trading justices discussed by Norma Landau. Henry Norris, whose Hackney notebook has been transcribed by Ruth Paley, was described by her as someone who was rich but not quite assured of his social position; `he lived like a gentleman, but it was not quite clear that he actually was a gentleman' 13. Not a criticism that could be levelled at Earl Spencer or indeed Sir Phillip Ward. What this brief typology reveals is that there was no uniform system of summary justice operating across England and Wales in the 1700s. JPs were drawn from a range of backgrounds and were largely amateur and untrained. Some, Like Philip Ward in Northamptonshire or William Hunt of Devizes14, would have had some legal background (as indeed would many educated men in the period), while others, such as Edmund Tew in Boldon would have relied on legal handbooks such as that produced by Richard Burn from the middle of the eighteenth century. Part of the problem for historians of crime and legal history is that while justices were obliged to keep a record of their activities and judgements there was no set form that this record was supposed to take and no obligation to leave a copy of their adjudications behind. So unlike assize and quarter sessions records (which survive in large numbers across the eighteenth and nineteenth centuries, and in a fairly standardised form) the survival of summary records is at best partial and accidental. Much of what we do know therefore, has come from a growing body of justices' notebooks and papers deposited in county record offices across England. Let's look at these problems a little more closely. For a start there are not huge numbers of notebooks. Nor do we yet know exactly how many sets of petty sessions minute books or other elated source material is still extant. A comprehensive list of all sources for summary proceedings across the 18th century would be very useful (so if someone would like to undertake this task ­ please let me know). Within these records there is little uniformity. While quarter sessions minute books and rolls are very similar across the long eighteenth century, regardless of which county they cover, justicing notebooks are the product of individual authors. Thus, while they might contain similar information this information is not always presented in the same format and the level of detail recorded various enormously.15 4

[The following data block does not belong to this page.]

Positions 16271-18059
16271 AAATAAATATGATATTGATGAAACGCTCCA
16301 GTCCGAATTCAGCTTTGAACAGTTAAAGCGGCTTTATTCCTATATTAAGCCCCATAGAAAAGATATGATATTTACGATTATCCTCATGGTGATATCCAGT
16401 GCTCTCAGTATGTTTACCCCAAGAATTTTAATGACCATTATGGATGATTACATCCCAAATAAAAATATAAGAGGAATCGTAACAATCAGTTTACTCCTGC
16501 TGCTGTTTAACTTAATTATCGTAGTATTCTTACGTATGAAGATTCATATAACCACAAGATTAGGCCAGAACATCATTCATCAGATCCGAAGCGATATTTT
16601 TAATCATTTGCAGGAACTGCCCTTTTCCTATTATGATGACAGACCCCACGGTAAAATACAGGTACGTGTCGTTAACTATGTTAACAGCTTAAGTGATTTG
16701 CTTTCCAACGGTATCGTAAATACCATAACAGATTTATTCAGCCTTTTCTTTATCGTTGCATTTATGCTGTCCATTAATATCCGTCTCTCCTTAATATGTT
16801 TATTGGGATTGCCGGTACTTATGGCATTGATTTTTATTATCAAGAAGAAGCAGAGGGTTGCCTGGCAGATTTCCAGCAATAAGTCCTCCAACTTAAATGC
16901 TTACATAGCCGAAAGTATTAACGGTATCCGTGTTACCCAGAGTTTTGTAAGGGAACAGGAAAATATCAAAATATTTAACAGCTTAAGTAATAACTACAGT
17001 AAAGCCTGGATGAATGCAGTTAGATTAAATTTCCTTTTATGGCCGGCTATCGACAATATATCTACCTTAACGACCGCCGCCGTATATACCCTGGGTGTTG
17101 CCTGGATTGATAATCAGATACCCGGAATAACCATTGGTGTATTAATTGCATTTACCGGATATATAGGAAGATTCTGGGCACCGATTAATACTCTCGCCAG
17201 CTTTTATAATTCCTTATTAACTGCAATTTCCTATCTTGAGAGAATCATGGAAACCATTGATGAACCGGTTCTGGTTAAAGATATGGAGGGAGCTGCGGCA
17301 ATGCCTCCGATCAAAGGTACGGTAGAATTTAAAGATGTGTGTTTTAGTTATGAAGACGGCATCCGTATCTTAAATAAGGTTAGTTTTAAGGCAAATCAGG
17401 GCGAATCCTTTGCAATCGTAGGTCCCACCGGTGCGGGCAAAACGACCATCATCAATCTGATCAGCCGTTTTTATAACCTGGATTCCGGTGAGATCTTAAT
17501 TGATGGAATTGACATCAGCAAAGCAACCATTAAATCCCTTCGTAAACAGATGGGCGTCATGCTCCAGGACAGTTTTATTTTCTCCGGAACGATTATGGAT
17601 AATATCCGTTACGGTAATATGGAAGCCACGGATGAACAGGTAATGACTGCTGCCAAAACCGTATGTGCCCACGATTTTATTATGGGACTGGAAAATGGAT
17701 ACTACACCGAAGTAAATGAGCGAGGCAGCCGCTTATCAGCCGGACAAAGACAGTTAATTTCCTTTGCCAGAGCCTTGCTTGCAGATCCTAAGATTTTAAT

It is possible however, to construct a broad spectrum of justices' notebooks based on the copies that exist. There are those (such as William Hunt's notebook) that cryptically describe the hearing that take place before them. These often simply record names of complainants and those complained about, offence and outcome; there is little or no detail or any hint of the decision-making process. Then there are books (such as Samuel Whitebread's16) that perform a similar task but do so with a little more qualitative information (perhaps giving a more detailed account of what was said at the hearing). Finally there are examiNation Books (such as such as the Deposition book of Richard Wyatt) which, while rich in detail about the cases, often fail to provide information about outcomes. This categorisation is loose because there is considerable overlap between these different types of document. Not all contain the information about the outcome of the hearings and even if they do they hardly ever provide a rational for the decisions the justice has arrived at. No wonder historians have preferred the relatively transparent world of the Old Bailey! Along with the issue of uniformity and lack of detailed information comes the important fact that very few of these sources provide runs of information that overlap, thereby making it difficult (if not nigh on impossible) to allow us to do the sort of comparative counting exercises so popular with the vanguard of historians of crime. I attempted this in London for the few years where the Guildhall and Mansion House minute books do cover the same period. So, all in all historians of the summary courts are beset with a multitude of source related difficulties. But enough moaning from me, what about the questions we need to ask? I think it is useful to go back to the questions Pete King posed in his 2004 Past and Present article17. First he asked were these hearings the main judicial forums in which most social groups experienced the law? The resounding answer to this has to be yes ­ the evidence from Essex, City of London, Wiltshire, Bath, and elsewhere all suggests that that massively more people had experience (directly or indirectly) of the summary process than ever came near to the jury courts of QS or assize. Next up he asked what were the main types of cases heard by magistrates? 5